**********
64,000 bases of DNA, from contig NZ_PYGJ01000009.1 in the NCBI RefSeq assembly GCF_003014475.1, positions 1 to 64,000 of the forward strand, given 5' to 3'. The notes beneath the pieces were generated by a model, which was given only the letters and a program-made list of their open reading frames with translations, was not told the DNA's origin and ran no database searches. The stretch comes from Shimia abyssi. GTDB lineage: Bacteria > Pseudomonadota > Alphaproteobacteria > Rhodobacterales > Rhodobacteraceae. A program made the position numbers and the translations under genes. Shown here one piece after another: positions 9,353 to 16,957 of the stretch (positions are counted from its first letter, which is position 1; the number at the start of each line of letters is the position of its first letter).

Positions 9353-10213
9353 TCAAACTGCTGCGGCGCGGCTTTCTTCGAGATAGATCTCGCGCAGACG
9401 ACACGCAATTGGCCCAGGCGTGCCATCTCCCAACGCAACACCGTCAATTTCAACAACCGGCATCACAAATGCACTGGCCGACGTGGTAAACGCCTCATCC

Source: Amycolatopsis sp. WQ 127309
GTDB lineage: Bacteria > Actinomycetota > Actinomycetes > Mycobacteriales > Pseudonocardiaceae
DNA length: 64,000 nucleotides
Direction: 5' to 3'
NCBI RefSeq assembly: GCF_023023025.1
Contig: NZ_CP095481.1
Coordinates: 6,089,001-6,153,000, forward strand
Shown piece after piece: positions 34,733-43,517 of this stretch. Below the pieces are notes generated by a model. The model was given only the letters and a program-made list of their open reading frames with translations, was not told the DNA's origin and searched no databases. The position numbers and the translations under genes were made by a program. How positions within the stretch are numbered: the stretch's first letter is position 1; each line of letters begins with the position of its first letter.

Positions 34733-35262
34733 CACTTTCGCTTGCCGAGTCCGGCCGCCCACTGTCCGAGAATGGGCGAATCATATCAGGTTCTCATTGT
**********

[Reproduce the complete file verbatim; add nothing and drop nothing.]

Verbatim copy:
64,000 bases of DNA, from contig NZ_PYGJ01000009.1 in the NCBI RefSeq assembly GCF_003014475.1, positions 1 to 64,000 of the forward strand, given 5' to 3'. The notes beneath the pieces were generated by a model, which was given only the letters and a program-made list of their open reading frames with translations, was not told the DNA's origin and ran no database searches. The stretch comes from Shimia abyssi. GTDB lineage: Bacteria > Pseudomonadota > Alphaproteobacteria > Rhodobacterales > Rhodobacteraceae. A program made the position numbers and the translations under genes. Shown here one piece after another: positions 9,353 to 16,957 of the stretch (positions are counted from its first letter, which is position 1; the number at the start of each line of letters is the position of its first letter).

Positions 9353-10213
9353 TCAAACTGCTGCGGCGCGGCTTTCTTCGAGATAGATCTCGCGCAGACG
9401 ACACGCAATTGGCCCAGGCGTGCCATCTCCCAACGCAACACCGTCAATTTCAACAACCGGCATCACAAATGCACTGGCCGACGTGGTAAACGCCTCATCC

Source: Amycolatopsis sp. WQ 127309
GTDB lineage: Bacteria > Actinomycetota > Actinomycetes > Mycobacteriales > Pseudonocardiaceae
DNA length: 64,000 nucleotides
Direction: 5' to 3'
NCBI RefSeq assembly: GCF_023023025.1
Contig: NZ_CP095481.1
Coordinates: 6,089,001-6,153,000, forward strand
Shown piece after piece: positions 34,733-43,517 of this stretch. Below the pieces are notes generated by a model. The model was given only the letters and a program-made list of their open reading frames with translations, was not told the DNA's origin and searched no databases. The position numbers and the translations under genes were made by a program. How positions within the stretch are numbered: the stretch's first letter is position 1; each line of letters begins with the position of its first letter.

Positions 34733-35262
34733 CACTTTCGCTTGCCGAGTCCGGCCGCCCACTGTCCGAGAATGGGCGAATCATATCAGGTTCTCATTGT